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6 Jun, 2005

“Fair Treatment Of Staff Will Lead to Fair Treatment of Customers”

Travel & tourism companies looking for ways to better retain and motivate staff to deliver quality customer service are being offered a very simple piece of advice – ensure they are treated fairly in the workplace.

Employee retention and motivation are major issues in the highly competitive, globalised travel & tourism industry which relies heavily on service delivery even while requiring staff to work long and odd hours, and put up with a babble of customer demands that vary from pillar to post.

Although pay, training opportunities and career prospects are seen as being the major determinants of job satisfaction and staff morale, a research paper presented at a conference of tourism educators in Malaysia last week underscored the importance of fairness in the way employees are treated – known in technical jargon as ‘procedural justice.’

Says the paper, by researchers Aizzat Mohd. Nasurdin, School of Management, Universiti Sains Malaysia and Mohamed Abdullah Hemdi, Faculty of Hotel & Tourism Management, Universiti Teknologi MARA:

“Procedural justice plays a pivotal role in influencing citizenship behaviour performed by service employees at the workplace. Such positive, customer-oriented behaviours, in turn, helps promote service quality.

“The proposition that fair treatment of employees will ultimately result in beneficial outcomes for organisations is especially salient for the hotel industry (whose) dependence on human resources is higher than other industries.”

Because the students of today are the job-seekers of tomorrow, human resources management issues are significant topics of study at tourism educators conferences.

Other topics discussed at the educators conference included how Singaporean hotel employees are reacting to the issue of ‘job redesign’ in the workplace at a time when the island state is facing critical labour shortages, and how introduction of new technologies can be better managed from a staff perspective.

But the paper on ‘procedural justice’ took many of these factors back to basics, noting very clearly: “One central issue that affects an employee’s decision to perform organisational citizenship behaviour (OCB, academic jargon for customer service delivery) is fairness.

“This is because fair treatment of employees will subsequently lead to fair treatment of customers. Therefore, as service providers, hotels need to understand the role of justice in influencing OCBs among their employees.”

The paper made no attempt to position this as a new theory but did regroup a lot of the past research and studies conducted since 1991, in order to remind the industry of an issue that may have receded from the radar screen.

Employees experience issues related to ‘procedural justice’ in deciding everything from pay increases to promotions, adjudicating internal conflicts to taking leave.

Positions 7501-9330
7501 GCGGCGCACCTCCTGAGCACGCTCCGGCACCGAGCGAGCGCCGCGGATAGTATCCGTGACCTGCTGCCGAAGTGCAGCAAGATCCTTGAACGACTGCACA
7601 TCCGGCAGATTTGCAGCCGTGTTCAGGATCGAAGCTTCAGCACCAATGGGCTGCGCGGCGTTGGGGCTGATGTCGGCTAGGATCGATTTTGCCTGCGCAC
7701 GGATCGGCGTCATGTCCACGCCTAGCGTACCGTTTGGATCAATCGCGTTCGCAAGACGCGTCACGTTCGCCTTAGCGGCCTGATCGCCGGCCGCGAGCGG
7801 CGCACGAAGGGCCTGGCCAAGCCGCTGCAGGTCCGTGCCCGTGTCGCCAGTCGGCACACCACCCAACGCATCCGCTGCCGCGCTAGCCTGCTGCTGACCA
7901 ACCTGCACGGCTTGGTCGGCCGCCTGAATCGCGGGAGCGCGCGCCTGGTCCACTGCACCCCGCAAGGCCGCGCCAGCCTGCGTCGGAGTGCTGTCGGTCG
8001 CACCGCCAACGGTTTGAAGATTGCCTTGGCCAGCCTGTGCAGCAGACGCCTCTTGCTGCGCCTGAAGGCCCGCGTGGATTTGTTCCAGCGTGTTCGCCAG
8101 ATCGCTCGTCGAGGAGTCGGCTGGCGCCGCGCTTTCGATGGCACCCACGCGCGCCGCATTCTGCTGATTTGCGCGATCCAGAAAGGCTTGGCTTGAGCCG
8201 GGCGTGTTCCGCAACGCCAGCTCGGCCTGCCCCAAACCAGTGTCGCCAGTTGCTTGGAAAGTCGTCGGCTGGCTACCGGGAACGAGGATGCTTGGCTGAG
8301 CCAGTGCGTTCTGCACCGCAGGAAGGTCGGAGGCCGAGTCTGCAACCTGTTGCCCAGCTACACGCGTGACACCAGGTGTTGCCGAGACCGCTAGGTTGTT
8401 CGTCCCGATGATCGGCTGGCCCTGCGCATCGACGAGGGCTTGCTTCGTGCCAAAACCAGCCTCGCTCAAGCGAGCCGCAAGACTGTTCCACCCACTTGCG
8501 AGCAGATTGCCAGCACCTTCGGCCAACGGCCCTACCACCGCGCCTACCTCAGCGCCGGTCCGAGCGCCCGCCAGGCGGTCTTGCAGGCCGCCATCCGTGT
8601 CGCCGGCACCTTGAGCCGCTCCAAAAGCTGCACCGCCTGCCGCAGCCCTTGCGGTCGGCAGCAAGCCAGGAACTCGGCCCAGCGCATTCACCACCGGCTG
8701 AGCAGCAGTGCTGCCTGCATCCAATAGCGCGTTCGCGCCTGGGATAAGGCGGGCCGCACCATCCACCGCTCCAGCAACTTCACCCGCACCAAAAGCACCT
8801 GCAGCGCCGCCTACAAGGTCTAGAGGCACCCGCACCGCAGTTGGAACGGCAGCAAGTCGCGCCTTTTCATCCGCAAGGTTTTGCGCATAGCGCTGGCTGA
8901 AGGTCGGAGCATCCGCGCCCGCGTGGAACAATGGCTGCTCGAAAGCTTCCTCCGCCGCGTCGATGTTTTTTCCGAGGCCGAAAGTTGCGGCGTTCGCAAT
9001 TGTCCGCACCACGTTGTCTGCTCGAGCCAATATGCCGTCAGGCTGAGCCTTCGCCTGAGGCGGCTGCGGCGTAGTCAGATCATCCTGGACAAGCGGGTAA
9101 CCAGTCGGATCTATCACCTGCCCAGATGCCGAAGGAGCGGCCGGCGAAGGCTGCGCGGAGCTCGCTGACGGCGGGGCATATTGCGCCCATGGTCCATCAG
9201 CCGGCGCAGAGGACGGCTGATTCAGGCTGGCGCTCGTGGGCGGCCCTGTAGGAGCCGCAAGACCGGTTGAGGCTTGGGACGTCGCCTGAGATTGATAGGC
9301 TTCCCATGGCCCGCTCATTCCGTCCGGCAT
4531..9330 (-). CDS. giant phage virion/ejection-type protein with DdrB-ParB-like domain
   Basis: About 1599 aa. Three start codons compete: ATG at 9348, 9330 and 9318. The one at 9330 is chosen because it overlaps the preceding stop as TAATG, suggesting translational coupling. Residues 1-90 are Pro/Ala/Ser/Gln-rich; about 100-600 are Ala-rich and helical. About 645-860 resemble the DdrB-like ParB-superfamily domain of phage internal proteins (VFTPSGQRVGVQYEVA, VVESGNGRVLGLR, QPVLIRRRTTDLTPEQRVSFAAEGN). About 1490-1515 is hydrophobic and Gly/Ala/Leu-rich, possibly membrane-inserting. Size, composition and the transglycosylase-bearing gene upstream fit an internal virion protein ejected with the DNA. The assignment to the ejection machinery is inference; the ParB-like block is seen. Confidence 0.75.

Says the paper, “Fair decision procedures entail the use of objective facts and evidence, a lack of bias, being consistent, and being honest. Fair treatment by organisational authorities indicates that the individual is a respected, valued, and worthy member of the institution.

“These feelings of respect, worth, and favourable social standing experienced by organisational members may motivate them to exert additional effort by performing tasks beyond their role prescriptions.

“Treating employees in a fair manner include issues pertaining to politeness, kindness, dignity, respect for rights, and concern for the needs of others.

“In hotels, extra-role voluntary behaviours exhibited by customer-contact employees when handling person-to-person encounter with hotel guests is likely to improve the functional aspect of service quality.”

The paper noted that “procedural justice reflects a person’s judgments about the fairness of the decision-making process” as well as the perceptions of “whether the decisions were made according to the organisation’s formal procedures and from the quality of interpersonal treatment received from the organisation’s authorities in enacting those procedures.

“In an organisation, the use of fair decision-making procedures will reassure its members that their interests will be protected and advanced as long as they maintain their membership status.

“Over time, members in a social exchange relationship are likely to feel proud of their institution, which in turn, may motivate them to reciprocate by engaging in voluntary and positive behaviours” towards the employing institution.

The paper says it is equally important to ensure that companies make employees feel like “a respected, valued, and worthy member of the institution.”

“To be successful, service providers, such as hotels, need to recruit and retain employees that are productive, self-initiated, and able to provide value-added services to customers.

“Hotel employees who exhibit high levels of courtesy are respectful and considerate to one another. These behaviors affect the quality of employee interactions among themselves and is likely to spillover on the employee-external customer interactions.

“Likewise, employees who display sportsmanship tend to view matters positively and avoid unnecessary complaining, all of which serve to create a positive work climate within the hotel. Such pleasant internal environment is likely to result in higher service quality,” the paper says.

“Hotel employees who display such behaviour tend to actively participate in meetings and other forms of gatherings. (They) offer suggestions for developing new services and/or improving the quality of current services, provide opportunities for sharing of experiences and problems, create a team spirit, as well as help uphold the hotel’s image to outsiders.”

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